German luxury carmaker Audi, which has been witnessing a steep plunge in sales here during the past two years and being pushed to a distant No 3 last year from No 1, expects to claw back to the top slot latest by 2022 and earliest by 2020.
Audi was the No 1 luxury carmaker in the country between 2012 and 2014. But in 2015, its German rival Mercedes yanked away the top slot and continues to remain so. In the meanwhile, another German player BMW clawed back to occupy the second slot, pushing Audi to a distant third position.
Audi, which has stopped reporting its annual sales numbers since 2015 when it had sold 11,192 units, has not yet shared the same for 2016 and 2017, but according to industry sources in 2016 its volume plunged over 30 per cent over 2015 when it lost the top billing to Mercedes. In 2014, Audi had sold 10,851 units against Merc’s 10,201 units and was the market leader.
“We hope to return to top billing by 2020 at the earliest or by 2022 latest. We’ve the right strategy in place and have finalised our product pipeline. But the 10 per cent additional cess proposed last week will be a big challenge for the industry.
“I fear a double-digit dip in our volume if this really implemented. Had it not been so we would have grown in double-digits,” Rahil Ansari, head of Audi India told PTI on Monday in an interview.
The company on Monday launched a petrol variant of its flagship SUV Q7 40 TFSI at starting price of Rs 67.76 lakh. The new vehicle is powered by a 2-litre petrol engine with 252 horse power, capable of accelerating from 0 to 100 km/h in just 6.9 seconds.
“We’ve taken a strategic decision to increase our petrol mix and started off the process with the launch of the Audi Q3 1.4,” he said, adding by 2020 he sees the petrol-diesel mix to be equal. In 2015 diesel contributed to 90 per cent which came down to 70 in 2016, he added.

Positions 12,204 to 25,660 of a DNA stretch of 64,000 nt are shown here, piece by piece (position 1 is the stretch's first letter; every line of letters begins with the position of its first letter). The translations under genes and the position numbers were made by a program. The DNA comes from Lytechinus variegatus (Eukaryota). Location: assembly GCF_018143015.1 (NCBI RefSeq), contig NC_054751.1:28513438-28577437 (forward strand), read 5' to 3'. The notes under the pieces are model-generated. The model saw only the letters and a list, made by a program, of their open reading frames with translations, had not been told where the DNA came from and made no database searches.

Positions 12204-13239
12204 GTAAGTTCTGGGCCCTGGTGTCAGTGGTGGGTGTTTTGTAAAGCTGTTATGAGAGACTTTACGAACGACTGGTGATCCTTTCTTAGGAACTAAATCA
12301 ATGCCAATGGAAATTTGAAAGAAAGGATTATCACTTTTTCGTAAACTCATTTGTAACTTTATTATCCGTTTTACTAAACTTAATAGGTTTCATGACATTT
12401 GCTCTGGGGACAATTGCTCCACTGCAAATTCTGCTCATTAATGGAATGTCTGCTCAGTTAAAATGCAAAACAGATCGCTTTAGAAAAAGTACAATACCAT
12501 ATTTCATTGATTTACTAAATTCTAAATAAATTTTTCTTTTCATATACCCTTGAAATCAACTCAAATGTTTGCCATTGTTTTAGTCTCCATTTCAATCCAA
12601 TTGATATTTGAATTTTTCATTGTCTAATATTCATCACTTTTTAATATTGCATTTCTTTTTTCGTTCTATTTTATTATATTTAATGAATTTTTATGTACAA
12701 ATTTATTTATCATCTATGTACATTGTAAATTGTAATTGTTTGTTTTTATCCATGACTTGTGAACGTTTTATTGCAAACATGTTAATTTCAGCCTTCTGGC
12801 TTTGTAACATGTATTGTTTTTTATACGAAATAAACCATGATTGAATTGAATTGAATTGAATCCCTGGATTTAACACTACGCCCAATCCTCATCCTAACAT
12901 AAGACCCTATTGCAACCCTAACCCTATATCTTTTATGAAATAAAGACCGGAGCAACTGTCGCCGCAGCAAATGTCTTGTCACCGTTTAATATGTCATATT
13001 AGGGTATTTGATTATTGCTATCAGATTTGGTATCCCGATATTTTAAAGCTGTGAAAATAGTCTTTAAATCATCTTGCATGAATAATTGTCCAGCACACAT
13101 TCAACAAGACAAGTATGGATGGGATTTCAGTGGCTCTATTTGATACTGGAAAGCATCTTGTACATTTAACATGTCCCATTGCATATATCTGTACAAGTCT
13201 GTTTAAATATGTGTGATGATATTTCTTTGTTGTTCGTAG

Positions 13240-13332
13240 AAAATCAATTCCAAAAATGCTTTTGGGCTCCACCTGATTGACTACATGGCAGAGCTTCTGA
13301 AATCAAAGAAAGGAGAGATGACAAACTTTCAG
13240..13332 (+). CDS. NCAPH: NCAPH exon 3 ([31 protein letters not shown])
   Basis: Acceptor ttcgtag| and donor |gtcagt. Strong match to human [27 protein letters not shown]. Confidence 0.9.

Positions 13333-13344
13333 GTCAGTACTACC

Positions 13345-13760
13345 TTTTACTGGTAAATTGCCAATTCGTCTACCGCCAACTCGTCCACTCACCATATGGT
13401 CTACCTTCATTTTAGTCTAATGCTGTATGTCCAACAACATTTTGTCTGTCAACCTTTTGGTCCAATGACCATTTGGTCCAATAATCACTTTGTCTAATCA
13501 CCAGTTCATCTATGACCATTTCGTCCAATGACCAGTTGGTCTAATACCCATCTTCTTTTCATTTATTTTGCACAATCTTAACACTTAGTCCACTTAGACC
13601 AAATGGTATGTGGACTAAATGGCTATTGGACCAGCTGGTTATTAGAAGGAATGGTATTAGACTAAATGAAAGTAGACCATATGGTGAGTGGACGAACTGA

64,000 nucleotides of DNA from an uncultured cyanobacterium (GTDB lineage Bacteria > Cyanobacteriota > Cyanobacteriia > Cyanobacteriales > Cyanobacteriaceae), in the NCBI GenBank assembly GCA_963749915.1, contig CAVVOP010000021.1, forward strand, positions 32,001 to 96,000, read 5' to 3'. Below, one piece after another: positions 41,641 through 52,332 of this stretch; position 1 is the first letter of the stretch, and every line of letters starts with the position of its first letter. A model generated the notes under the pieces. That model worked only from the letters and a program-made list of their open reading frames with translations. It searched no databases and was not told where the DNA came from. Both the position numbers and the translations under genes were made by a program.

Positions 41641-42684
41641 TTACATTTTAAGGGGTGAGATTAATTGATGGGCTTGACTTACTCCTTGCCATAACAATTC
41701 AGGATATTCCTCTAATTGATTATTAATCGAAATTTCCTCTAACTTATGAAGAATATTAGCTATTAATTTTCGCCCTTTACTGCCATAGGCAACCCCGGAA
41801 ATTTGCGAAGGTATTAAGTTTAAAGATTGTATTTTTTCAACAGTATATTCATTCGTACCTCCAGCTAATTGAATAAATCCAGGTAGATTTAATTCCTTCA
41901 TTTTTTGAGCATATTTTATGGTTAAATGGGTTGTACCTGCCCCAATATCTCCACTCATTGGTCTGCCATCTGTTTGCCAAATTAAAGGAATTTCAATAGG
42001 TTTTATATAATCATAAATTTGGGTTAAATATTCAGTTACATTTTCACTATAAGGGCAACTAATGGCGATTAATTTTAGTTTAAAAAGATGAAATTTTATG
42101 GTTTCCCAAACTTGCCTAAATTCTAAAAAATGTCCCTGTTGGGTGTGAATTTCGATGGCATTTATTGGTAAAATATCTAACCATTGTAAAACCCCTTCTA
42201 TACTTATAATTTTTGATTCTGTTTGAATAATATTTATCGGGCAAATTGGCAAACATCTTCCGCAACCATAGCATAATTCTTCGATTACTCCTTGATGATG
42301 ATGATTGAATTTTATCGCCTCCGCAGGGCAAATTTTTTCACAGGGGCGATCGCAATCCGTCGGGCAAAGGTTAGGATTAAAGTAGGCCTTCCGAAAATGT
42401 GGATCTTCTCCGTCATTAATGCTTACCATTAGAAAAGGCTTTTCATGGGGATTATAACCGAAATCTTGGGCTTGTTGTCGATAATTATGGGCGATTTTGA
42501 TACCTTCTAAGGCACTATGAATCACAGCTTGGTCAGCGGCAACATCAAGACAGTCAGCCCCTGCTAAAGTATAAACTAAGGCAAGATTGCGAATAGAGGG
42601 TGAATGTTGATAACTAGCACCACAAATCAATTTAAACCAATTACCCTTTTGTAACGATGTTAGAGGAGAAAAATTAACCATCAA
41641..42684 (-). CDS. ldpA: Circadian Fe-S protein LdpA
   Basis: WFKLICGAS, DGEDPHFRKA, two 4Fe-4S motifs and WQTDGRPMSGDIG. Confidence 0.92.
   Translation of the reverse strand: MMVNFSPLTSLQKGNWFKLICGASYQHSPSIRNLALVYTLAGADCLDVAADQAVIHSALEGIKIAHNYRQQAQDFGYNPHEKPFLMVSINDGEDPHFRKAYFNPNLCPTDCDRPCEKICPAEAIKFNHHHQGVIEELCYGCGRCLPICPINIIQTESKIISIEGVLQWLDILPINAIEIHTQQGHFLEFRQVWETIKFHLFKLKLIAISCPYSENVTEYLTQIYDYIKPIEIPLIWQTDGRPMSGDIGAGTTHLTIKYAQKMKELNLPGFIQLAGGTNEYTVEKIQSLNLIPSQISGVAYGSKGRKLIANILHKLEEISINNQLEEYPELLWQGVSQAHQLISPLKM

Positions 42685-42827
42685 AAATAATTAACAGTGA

Audi’s volume slide continued in the first quarter of 2017 as well reportedly falling a steep 22 per cent to 2,131 units from 2,738 units in the same period of 2016, according to industry sources.
On the contrary, Mercedes sold 13,231 units in 2016 after its sales clipped past 32 per cent in 2015 at 13,502. In the first half of 2017 Mercedes sold 7,171 units.
To further confound the troubles for Audi, BMW saw its volumes jump 14 per cent in 2016 at 7,861 units (7,500 BMW cars and 361 Minis) from 2015 when it had 6,890 units (6,550 BMWs and 340 Minis) and became the No 2 player.
When asked about the numbers not being reported by the company Ansari on Monday said he hopes to do so this year.
“We’ve been consolidating our business in the past few years as one issue or other keep cropping up here. We were happy GST has set the tone for stable and predictable growth. But no more that comfort exits and I don’t understand the rationale for this sudden massive hike. They could have waited for a while to under the ground realities,” said Ansari who succeeded Joe King as Audi India head this February.